The mall has two large owners on his management committee and a highly dispersed group of smaller owners. The mall manager talks on a regular basis with the large owners and is able to share with them all of the details of the property’s weekly sales progress, the identity of new tenants, and the detailed plans for the mall renovation and marketing program. The larger group of smaller owners receives less information because it would be a competitive disadvantage for the mall to share this information broadly.
While the property used to make quarterly distributions to its owners, the mall manager has decided to stop making distributions to preserve capital to accelerate the transformation of the mall, and to maintain maximum balance sheet strength during the transformation. The reported financials are complicated by the inclusion of substantial expenses related to the repositioning of the mall and its management. As a result of the complexity of the financials, the limited amount of information available, and the cancellation of distributions, a number of the smaller owners have panicked and are selling their interests in the mall. The press and public commentators are having a field day. They too have limited information and have written articles that are short on facts and long on speculation.
The good news is that it is only a few more months before the first new stores open. With time and some changes, the marketing message for the property will be better understood, old customers who left will return, and a large base of new customers, who hadn’t shopped at the property before, will start shopping because they are attracted by the new tenants and the more attractive and compelling shopping experience. The mall will become the most attractive place to shop in the market because each month two to three new stores will be opening which will create news and a reason for existing and new customers to shop in the mall.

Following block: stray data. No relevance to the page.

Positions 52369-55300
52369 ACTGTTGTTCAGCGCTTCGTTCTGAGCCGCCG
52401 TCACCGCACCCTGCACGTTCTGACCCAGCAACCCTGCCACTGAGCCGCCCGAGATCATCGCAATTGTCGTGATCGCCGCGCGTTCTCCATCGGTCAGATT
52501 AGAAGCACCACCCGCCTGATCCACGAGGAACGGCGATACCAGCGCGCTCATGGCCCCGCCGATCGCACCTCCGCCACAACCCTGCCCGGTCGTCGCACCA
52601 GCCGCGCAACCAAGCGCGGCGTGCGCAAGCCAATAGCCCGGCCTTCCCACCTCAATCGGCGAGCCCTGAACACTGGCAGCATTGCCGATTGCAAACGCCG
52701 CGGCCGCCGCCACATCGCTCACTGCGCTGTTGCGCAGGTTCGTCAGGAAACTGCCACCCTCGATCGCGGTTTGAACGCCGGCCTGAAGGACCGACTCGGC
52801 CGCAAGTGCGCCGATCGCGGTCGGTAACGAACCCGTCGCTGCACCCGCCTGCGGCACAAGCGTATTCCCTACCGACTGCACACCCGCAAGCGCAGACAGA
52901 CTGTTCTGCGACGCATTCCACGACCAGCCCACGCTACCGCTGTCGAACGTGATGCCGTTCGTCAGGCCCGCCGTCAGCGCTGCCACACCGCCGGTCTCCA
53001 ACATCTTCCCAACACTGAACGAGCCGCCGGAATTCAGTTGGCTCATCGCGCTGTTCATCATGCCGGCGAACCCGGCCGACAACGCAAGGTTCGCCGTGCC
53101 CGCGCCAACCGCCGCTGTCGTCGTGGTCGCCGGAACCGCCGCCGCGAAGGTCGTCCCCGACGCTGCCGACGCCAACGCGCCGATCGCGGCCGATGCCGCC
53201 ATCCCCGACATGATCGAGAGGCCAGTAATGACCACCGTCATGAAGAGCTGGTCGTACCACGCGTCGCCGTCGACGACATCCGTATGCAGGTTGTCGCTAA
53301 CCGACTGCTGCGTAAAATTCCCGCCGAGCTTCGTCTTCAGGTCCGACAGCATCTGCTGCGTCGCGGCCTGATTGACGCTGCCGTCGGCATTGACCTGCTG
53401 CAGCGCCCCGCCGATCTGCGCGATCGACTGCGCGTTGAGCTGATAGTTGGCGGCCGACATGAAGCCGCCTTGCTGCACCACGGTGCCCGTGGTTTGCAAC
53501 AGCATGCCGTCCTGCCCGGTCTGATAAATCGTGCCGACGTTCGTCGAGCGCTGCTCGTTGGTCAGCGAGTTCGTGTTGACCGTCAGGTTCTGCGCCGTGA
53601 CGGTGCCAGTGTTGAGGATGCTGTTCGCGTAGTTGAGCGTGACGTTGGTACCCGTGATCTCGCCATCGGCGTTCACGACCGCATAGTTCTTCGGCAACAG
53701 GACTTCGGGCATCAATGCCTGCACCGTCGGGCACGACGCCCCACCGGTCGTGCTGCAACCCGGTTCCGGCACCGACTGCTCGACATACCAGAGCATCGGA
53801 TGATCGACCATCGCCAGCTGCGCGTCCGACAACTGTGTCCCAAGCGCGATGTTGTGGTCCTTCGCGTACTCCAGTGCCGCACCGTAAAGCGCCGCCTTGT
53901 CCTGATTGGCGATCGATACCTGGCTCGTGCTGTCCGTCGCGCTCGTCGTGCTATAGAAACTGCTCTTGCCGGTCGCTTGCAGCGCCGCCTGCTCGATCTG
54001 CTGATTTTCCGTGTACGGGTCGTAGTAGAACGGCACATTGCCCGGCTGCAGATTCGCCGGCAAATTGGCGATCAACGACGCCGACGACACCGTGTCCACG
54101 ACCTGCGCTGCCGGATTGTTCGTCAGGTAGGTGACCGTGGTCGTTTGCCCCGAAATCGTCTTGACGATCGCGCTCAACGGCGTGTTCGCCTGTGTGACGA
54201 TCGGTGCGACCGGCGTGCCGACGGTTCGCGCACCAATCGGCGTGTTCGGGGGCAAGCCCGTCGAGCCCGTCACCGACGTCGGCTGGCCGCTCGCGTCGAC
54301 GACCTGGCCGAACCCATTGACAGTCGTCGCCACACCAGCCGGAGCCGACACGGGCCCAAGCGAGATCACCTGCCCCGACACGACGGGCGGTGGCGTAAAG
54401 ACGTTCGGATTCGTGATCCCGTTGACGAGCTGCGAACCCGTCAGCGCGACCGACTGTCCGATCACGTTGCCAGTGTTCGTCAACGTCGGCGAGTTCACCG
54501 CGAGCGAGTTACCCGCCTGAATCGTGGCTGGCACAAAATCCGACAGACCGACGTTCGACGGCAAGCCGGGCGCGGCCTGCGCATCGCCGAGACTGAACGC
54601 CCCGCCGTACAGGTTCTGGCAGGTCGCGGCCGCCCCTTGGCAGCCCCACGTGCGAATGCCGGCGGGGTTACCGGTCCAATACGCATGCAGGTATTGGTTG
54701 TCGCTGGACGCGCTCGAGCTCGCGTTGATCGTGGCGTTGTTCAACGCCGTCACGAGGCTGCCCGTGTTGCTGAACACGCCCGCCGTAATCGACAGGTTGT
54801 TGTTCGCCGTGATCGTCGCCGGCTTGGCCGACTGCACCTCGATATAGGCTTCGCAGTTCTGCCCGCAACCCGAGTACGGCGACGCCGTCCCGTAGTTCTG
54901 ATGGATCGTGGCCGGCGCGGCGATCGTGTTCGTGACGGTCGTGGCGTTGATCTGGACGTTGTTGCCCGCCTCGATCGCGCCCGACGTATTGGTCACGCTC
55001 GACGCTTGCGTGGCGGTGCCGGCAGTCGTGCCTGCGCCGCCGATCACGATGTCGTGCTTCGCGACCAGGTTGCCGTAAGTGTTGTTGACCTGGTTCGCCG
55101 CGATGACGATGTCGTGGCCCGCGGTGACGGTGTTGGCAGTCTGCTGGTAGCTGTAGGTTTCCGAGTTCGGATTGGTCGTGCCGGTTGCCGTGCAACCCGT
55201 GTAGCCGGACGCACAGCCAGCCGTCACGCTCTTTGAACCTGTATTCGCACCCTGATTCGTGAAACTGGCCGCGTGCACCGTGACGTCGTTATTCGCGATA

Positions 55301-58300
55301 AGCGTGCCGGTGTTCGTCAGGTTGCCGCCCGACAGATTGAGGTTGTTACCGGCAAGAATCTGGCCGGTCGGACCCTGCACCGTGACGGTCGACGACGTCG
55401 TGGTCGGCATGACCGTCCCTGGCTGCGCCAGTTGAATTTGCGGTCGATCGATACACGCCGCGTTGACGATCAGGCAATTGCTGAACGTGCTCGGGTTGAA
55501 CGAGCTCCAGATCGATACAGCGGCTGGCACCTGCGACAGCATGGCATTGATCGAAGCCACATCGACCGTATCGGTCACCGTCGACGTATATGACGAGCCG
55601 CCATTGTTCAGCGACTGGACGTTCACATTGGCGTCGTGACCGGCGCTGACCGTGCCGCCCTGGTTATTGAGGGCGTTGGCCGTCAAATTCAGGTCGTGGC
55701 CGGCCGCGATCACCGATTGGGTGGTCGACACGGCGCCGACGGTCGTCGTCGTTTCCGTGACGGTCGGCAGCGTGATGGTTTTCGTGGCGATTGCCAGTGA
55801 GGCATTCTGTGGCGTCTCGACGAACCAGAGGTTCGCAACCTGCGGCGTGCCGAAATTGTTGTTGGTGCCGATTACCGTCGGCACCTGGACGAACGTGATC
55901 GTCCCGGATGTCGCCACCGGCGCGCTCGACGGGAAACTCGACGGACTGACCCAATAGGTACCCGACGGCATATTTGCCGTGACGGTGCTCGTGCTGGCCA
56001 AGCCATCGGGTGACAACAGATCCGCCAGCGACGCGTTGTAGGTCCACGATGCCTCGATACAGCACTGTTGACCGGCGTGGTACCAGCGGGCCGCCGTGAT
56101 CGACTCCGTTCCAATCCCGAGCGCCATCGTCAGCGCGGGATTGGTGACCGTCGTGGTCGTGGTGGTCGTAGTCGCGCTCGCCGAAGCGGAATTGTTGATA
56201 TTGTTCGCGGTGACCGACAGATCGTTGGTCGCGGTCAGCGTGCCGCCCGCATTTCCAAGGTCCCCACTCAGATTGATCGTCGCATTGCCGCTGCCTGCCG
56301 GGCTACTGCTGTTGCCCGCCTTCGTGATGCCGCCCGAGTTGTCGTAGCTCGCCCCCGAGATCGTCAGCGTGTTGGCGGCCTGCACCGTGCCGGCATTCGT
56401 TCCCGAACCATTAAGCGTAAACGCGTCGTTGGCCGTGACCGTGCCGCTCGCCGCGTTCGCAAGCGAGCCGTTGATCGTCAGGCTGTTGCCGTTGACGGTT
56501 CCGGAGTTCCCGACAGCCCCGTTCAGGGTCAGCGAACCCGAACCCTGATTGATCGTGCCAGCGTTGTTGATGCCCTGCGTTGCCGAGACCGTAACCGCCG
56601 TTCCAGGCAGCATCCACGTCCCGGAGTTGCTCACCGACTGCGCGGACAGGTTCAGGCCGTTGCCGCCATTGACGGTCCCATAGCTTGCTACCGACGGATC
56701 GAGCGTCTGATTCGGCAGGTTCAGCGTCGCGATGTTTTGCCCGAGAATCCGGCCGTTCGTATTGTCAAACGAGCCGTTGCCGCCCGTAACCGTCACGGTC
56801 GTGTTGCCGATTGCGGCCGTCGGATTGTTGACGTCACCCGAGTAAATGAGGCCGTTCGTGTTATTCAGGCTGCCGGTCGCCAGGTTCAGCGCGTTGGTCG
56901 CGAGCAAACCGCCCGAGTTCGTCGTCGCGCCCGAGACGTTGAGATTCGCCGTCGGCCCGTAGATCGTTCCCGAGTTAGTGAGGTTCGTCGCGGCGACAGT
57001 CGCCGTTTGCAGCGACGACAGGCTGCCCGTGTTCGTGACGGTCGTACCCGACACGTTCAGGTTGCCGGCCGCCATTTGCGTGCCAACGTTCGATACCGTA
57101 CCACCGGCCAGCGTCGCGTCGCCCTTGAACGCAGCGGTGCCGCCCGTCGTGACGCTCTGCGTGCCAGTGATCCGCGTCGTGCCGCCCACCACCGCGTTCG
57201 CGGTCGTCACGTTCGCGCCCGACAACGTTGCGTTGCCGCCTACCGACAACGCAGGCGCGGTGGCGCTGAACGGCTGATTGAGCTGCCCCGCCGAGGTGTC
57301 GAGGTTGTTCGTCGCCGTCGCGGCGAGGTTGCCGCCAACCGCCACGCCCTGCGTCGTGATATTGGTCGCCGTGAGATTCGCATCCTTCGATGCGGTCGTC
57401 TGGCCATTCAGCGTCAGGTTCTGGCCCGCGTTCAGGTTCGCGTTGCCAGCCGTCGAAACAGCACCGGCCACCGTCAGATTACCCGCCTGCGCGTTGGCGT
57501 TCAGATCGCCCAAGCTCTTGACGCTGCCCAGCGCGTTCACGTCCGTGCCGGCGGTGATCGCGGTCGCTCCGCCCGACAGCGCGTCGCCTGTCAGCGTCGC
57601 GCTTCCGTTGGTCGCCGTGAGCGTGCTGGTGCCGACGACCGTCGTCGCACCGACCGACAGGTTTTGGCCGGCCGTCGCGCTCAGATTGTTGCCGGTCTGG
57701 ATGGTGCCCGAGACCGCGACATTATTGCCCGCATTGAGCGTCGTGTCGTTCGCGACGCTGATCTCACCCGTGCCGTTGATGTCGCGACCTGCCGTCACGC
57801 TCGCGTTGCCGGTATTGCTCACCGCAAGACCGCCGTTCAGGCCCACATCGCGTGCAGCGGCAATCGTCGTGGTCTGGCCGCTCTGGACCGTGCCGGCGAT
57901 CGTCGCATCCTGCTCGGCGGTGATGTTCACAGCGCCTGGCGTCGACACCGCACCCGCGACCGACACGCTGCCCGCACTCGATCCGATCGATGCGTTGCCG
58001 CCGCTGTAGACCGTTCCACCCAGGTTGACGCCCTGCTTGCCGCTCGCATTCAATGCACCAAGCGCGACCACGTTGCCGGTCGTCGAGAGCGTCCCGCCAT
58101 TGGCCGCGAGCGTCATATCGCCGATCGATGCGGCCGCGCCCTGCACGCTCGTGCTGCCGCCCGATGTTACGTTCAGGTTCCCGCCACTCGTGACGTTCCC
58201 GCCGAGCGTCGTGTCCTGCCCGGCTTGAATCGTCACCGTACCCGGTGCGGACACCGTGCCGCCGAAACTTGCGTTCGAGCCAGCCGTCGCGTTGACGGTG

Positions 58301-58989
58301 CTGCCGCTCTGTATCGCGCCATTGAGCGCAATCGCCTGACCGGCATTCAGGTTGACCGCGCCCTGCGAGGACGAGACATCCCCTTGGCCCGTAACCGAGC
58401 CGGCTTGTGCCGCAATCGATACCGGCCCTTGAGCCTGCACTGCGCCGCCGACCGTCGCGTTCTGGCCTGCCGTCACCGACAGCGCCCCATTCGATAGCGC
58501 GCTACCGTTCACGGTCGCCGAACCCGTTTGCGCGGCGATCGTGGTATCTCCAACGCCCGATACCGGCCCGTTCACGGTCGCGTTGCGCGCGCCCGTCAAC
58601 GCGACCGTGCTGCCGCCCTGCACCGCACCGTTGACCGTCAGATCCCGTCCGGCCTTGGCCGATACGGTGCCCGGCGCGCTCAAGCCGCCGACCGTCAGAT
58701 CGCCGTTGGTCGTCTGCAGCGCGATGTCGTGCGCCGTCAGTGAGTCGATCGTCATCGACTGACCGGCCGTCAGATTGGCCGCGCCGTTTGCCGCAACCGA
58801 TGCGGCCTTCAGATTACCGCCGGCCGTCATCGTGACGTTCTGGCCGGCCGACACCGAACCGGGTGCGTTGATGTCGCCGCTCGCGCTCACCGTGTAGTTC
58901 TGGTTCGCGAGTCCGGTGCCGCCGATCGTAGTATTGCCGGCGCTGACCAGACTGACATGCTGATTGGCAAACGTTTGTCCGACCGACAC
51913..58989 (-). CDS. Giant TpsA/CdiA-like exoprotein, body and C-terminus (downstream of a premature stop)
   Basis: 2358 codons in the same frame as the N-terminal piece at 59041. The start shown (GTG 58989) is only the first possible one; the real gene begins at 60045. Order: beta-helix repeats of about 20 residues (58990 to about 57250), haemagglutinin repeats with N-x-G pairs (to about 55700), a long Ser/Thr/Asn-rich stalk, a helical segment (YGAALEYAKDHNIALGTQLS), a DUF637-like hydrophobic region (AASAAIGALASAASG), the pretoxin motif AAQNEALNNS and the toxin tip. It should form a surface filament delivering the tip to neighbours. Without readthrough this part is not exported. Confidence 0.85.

When we first announced our stake in JCP, the stock price increased to the low $30s per share. Shortly after announcing our stake, we were approached by one of the most well-respected private equity funds in the world who expressed an interest in acquiring the company at a substantial premium. While we welcomed this fund as an owner of the stock, we had no interest in selling the company for a quick premium because we believe in the long-term value creation opportunity.
We also believe that public market investors benefit by being able to participate in the value created from a business transformation, rather than being forced to sell out. While there will likely continue to be a high degree of stock price volatility during the course of our JCP transformation, we believe that long-term investors will benefit greatly from the outcome.
By the beginning of the company’s next fiscal year in February, we expect the most challenging year of the turnaround will have been completed. Sales should rise from the current low levels as the current JCP consumer comes to better understand the pricing strategy, and as new product is introduced with a new store presentation that attracts both new and traditional JCP customers.
JCP is currently operating at a fraction of its potential. While a stronger economy is a positive for nearly every business, the macro environment is unlikely to have a substantial effect on the performance of JCP. Rather, management’s degree of success in transforming the company will be the principal driver of the profitability of our investment.
Despite the fact that the company has stated that it will take about four years to complete the transformation, we do not believe that investors will need to wait long to see substantial stock price appreciation from current levels. As the company makes operational, strategic, and financial progress over the next 12 months, we expect the stock price to reflect that progress. We believe JCP stock is extremely cheap at current prices and that it offers one of the best potential opportunities we have seen for long-term profit when compared with the risk of a permanent decline in value from today’s share price.